Southeast Tibet and Sichuan, virgin peaks, the autumn 2008 expedition.
By Tamotsu “Tom” Nakamura
Editor’s note: During his nearly 30 expeditions to eastern Tibet, Yunnan, and Sichuan—all in quest of “unveiling” mountains previously unknown to climbers—Tom Nakamura has become a living legend. He is an honorary member of the American Alpine Club and has received numerous awards from other international clubs as well. The main problem for climbers following in his footsteps is that the weather is rarely as good as what this “man of blue skies” conjures up for his photographs. The following brief summary of goals from his Autumn 2008 Expedition is just a teaser to the map and these select images. His full report and many more photos will appear soon, when we build the new http://www.americanalpinejournal.org, where we will host a major collection of Nakamura’s photographs and his many reports published in the AAJ.
Thanks to fine weather, last November I was finally able to realize some long-held goals during two stages of a long expedition. In addition to the goals listed below, I was able to photograph many other spectacular peaks during 4,000 km of driving, some of which are included in this collection.
Stage 1, Southeast Tibet: Exploration of Dungri Garpo (6,090m) in Deep Gorge Country. No explorers had previously reached this massif from the west, nor had photos been taken. The name and height of “Dungri Garpo” come from the 1:2,500,000-scale “Map of Mountain Peaks on the Qinghai-Xizang [Tibet] Plateau.” The Dungri Garpo massif is on the Mekong–Yu Qu (a tributary of the Salween River) Divide north of Damyon massif. The main 6,090m summit of Dungri Garpo is at E98°20’; N29°17’. According to local villagers, “Dungri” means Tibetan conch horn. Both massifs are in a northern extension of the Nu Shan, which ranges from north to south while sharing the watershed of the Mekong and Salween Rivers. The southern extension is the well-known Meili Snow Mountains. Another goal was to visit a 6,070m peak just north of Dungri Garpo, and then to photograph peaks along the Litang Plateau and Daocheng/Xiangchen Counties, the heart of west Sichuan.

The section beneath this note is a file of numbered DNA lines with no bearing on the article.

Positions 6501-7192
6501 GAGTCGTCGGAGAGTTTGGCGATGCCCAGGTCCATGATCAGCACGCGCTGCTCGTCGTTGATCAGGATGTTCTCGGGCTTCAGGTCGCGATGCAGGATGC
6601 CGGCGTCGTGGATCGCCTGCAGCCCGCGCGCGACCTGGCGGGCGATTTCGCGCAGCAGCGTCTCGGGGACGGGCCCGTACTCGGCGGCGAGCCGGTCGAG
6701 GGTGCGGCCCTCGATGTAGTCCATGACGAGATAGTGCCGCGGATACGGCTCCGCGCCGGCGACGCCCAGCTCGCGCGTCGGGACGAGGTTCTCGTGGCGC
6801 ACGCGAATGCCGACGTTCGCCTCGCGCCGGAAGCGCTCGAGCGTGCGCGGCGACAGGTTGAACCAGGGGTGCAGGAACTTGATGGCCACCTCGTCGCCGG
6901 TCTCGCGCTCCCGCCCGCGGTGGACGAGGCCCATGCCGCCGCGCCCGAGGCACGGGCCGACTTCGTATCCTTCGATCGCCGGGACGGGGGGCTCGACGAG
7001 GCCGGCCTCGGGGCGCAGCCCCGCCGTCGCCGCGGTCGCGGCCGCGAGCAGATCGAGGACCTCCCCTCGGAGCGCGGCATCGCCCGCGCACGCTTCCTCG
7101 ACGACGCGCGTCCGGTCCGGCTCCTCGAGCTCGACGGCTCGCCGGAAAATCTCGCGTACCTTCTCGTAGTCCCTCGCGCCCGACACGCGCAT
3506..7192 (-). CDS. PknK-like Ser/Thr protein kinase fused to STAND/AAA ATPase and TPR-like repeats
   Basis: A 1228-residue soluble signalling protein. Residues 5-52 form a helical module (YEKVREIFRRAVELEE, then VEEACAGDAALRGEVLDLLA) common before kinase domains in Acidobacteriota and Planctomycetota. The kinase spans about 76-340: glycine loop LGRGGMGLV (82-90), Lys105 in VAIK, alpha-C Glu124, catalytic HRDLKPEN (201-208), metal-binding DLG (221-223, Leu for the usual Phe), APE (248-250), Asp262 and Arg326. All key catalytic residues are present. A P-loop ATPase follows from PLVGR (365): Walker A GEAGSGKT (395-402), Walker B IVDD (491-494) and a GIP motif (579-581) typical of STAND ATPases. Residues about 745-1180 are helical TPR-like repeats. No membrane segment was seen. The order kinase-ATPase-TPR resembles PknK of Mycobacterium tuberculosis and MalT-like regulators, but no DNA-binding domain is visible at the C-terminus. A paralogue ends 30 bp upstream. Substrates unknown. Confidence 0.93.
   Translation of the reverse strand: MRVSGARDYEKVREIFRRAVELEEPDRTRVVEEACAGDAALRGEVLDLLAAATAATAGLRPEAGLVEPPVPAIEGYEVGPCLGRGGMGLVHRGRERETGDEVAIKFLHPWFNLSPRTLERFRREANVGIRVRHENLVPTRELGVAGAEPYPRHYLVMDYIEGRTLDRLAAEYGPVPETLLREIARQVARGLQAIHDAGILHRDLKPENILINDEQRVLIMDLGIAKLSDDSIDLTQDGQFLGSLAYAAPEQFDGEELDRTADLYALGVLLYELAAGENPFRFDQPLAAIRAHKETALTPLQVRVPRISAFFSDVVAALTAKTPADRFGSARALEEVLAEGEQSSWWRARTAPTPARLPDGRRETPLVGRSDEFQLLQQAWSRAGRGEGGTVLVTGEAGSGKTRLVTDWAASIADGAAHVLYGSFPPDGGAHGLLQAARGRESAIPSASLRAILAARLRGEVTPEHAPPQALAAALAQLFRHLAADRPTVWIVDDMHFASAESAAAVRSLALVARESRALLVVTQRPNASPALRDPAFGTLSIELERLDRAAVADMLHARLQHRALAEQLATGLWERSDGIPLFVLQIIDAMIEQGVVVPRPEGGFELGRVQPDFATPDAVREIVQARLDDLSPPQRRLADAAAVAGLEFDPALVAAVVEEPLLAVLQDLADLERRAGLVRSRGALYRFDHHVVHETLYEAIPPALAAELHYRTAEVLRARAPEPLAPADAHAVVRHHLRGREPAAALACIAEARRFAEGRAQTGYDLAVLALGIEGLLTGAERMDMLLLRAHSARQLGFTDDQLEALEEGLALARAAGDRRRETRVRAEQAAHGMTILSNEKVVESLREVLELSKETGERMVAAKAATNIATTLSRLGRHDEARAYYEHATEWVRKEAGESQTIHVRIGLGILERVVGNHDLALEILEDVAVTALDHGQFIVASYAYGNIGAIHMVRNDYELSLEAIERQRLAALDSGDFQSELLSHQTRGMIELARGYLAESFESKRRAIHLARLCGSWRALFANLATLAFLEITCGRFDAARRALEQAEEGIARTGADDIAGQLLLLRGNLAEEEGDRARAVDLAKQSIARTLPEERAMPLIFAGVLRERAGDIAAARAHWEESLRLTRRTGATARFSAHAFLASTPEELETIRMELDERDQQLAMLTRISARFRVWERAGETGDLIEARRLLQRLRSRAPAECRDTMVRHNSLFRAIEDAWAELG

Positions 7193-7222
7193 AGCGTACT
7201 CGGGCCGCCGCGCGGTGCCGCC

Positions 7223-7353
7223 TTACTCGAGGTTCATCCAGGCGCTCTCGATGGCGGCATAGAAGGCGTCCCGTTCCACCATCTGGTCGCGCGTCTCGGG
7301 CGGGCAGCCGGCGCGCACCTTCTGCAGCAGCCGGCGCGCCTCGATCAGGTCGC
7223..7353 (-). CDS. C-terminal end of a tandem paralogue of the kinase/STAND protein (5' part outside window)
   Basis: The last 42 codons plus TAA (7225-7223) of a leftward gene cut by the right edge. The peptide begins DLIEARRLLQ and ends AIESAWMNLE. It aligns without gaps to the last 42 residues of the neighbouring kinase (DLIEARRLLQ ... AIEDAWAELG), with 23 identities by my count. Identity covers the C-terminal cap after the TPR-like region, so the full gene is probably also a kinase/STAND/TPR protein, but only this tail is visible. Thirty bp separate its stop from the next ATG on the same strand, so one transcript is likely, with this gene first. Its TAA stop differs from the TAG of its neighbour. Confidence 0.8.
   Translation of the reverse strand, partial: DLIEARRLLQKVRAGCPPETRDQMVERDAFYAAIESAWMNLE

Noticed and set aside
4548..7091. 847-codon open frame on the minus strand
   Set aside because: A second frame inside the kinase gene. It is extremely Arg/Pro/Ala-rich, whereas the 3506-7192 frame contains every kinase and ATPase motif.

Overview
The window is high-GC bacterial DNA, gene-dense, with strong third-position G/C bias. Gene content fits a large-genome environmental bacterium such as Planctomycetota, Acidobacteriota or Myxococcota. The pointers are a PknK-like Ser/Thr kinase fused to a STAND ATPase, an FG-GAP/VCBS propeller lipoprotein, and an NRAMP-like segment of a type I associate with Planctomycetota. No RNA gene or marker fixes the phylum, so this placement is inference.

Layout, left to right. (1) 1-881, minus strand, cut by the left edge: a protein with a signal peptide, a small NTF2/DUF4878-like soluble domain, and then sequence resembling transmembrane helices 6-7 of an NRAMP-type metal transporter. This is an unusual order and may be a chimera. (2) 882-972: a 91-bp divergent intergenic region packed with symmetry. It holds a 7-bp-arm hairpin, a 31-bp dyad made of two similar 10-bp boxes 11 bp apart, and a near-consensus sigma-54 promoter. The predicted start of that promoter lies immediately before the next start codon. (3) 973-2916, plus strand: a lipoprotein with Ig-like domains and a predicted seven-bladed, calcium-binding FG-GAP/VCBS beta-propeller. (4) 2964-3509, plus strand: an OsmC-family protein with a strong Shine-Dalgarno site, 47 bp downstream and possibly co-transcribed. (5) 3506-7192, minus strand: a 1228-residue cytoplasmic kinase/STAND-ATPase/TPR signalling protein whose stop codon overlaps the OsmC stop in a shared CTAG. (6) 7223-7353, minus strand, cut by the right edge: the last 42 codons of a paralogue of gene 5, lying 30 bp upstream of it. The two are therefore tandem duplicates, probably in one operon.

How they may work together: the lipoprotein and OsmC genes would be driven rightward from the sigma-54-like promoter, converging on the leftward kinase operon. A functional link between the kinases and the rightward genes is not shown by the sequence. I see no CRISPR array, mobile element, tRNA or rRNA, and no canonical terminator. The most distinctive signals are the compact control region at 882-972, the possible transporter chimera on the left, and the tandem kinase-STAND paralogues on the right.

Stage 2, Sichuan: Unveiling the 6,079m peak tentatively named Ren Zhong Feng, south of Minya Konka. For a long time I have wanted to unveil this 6,079m peak south of Minya Konka. The peak, tentatively named Ren Zhong Feng, is located south of the Tianwan River, which flows into the Dadu River, one of major tributaries of the Yangtze River. We gave it the name Ren Zhong Feng because the peak is in the Gang Gou valley north of Ren Zhong Lake. This peak appears on the same 1:2,500,000-scale “Map of Mountain Peaks on the Qinghai-Xizang [Tibet] Plateau.” Ren Zhong Feng is one of a few unclimbed 6,000m peaks in Sichuan. There have been no records of exploration, and no photos were available. The 6,079m peak is at E101°25’; N29°18’. Our other target was to see the unclimbed pyramid of 5,470m Xiaqingla in the Daxue Shan range northwest of the town of Danba in the Dadu River basin.
We were surprised to see large-scale dams and hydroelectric power stations progressing at terrific speed in the Dadu River basin. Naturally, there was attendant destruction of the environment along the rivers. The Dadu River is famous as part of the Long March, and a museum was recently built where the Red Army crossed the river in 1935. The Tibetan borderland is changing very fast.
Tamotsu Nakamura, editor of the Japanese Alpine News, Japan